The reason why I suspect it’s a habit is indeed because I feel like my meal is incomplete if there’s not some kind of meat. It’s not impossible for me not to eat meat(it’s not like I’d be extremely unhappy or anything, since a lot of my friends are vegetarians I often eat meals wihtout meat or even meat replacements, but I certainly miss it), but the few attempts of me trying to become a vegetarian failed miserably 😛

    avatar Layla
  14. Hi Thanks so much for this information.
    I think I have habit eating in the evening. I can wait for hunger no problem in the morning, although I think this waiting for hunger is maybe a new habit I have formed since exploring attuned eating. But in the evening is is REALLY hard for me to not eat something even though I may not be hungry. And I almost always want some chocolate. I enjoyed reading part 2 as well, I will try eating with my non dominant hand in the evening and see what happens. Looking forward to part three.

    avatar Fiona
  15. Hi Sheryl,
    I liked your article, and I think I’ve read it a thousand times, but it never hit home…”I eat cause it is easier to think about my next diet, than deal w/ more important issues”
    I only read part one…will read the rest later, but thank you

    avatar Karen Ligocki
  16. Habit eating helped me overcome anorexia. It was extremely beneficial to force myself to eat three meals per day at exactly the same times and in exactly the same portions during my earliest days of recovery. I did not trust my body or remember how to recognize its internal cues. Habit eating allowed me to override the doubts that, left unchecked, would have derailed my recovery.

    With time, however, the habit eating that saved mevkhn began to take over my life. I was nothing if not sticking to The Schedule. I was terrified that giving it up would mean a return to anorexia and a crash in self-esteem.

    There is a fine line between habit eating and normal eating. Normal eating has some habits involved, and that is OK. I am still, 20 years later, struggling to find the “perfect” balance.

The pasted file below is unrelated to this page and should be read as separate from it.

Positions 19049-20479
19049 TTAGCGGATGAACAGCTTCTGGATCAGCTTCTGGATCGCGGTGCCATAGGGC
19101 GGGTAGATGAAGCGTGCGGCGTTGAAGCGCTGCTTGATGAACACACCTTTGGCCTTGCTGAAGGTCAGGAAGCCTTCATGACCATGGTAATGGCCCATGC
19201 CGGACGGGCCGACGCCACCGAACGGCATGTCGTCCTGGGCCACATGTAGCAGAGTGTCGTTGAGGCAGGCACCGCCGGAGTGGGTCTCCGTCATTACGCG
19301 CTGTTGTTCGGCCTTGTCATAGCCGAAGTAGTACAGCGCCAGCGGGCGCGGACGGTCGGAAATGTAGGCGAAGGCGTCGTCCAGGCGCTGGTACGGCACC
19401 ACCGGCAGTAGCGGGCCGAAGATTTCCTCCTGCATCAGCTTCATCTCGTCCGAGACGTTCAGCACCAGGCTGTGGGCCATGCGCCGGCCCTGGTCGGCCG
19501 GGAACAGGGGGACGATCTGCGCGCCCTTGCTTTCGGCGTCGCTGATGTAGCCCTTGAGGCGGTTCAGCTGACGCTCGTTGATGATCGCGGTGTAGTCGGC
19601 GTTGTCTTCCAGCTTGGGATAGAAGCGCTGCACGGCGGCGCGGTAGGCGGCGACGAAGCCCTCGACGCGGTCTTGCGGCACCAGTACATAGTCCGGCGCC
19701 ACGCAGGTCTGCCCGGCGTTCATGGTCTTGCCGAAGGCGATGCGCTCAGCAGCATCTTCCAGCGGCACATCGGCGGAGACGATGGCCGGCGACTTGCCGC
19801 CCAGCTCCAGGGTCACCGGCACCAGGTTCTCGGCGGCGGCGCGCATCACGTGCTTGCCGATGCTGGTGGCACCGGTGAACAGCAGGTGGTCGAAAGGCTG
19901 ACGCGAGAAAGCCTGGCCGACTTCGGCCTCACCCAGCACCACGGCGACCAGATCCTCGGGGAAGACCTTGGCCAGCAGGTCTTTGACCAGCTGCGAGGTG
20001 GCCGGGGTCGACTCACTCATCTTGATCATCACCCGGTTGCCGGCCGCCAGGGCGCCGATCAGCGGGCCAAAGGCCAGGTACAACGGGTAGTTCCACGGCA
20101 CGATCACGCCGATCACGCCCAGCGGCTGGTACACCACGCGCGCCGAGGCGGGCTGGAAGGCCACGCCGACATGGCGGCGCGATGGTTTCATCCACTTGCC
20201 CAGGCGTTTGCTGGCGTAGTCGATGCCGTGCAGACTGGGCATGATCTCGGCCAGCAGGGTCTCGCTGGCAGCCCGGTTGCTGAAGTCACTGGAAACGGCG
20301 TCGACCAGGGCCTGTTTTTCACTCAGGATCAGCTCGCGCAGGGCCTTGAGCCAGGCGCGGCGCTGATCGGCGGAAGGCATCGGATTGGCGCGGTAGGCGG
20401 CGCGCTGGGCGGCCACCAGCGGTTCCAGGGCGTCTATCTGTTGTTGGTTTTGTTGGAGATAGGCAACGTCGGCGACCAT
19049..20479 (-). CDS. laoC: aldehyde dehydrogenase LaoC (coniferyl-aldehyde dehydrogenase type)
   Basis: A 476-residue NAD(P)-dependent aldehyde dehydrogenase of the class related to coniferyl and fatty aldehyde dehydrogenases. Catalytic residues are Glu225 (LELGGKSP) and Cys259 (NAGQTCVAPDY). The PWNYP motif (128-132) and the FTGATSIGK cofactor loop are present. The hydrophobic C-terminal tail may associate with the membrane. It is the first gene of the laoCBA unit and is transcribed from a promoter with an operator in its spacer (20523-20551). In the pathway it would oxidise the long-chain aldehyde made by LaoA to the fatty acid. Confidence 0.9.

avatar Shannon Hurd
  17. Hi Shannon,

    First – huge congratulations on overcoming the anorexia! It can kill, and it’s very hard to overcome. You rock!

    I agree that eating on a schedule is the way to go when first overcoming anorexia. It’s the only way to break out of it. You have to get past the fear of eating, which is screaming at you, before you can begin to hear more subtle body cues of hunger and satiation. The fear of eating drowns out everything else.

    It’s interesting what you say about an obsession / compulsion about The Schedule replacing the eating disorder. It makes sense to me. What I’ve found in my work with clients is that the core issue with emotional eating (and eating disorders) is the obsession – with food, eating, what you’ll eat next, yelling at your self for what you just ate, etc. This obsession serves to DISTRACT from the life issues underneath the eating disorder. Once we identify and work through these life issues, the need for the obsession goes away.

    Perhaps some of your tendency to distract from life issues with obsession is still there. Also, you may have some post-traumatic reaction to what you went through with the anorexia. I can understand how hard it would be to regain your own trust after that.

    That said, I agree that we all do some amount of habit eating. Sometimes it works; sometimes it doesn’t. It certainly helps with meal planning! But I also think it’s one of the reasons people gain weight as they get older. I was starting to very slowly gain weight after I turned 50. When I started to pay closer attention to my eating, I realized that I’d started eating more from habit than listening closely to what my body needed. I needed less food, but I was eating the same amount.

    – Sheryl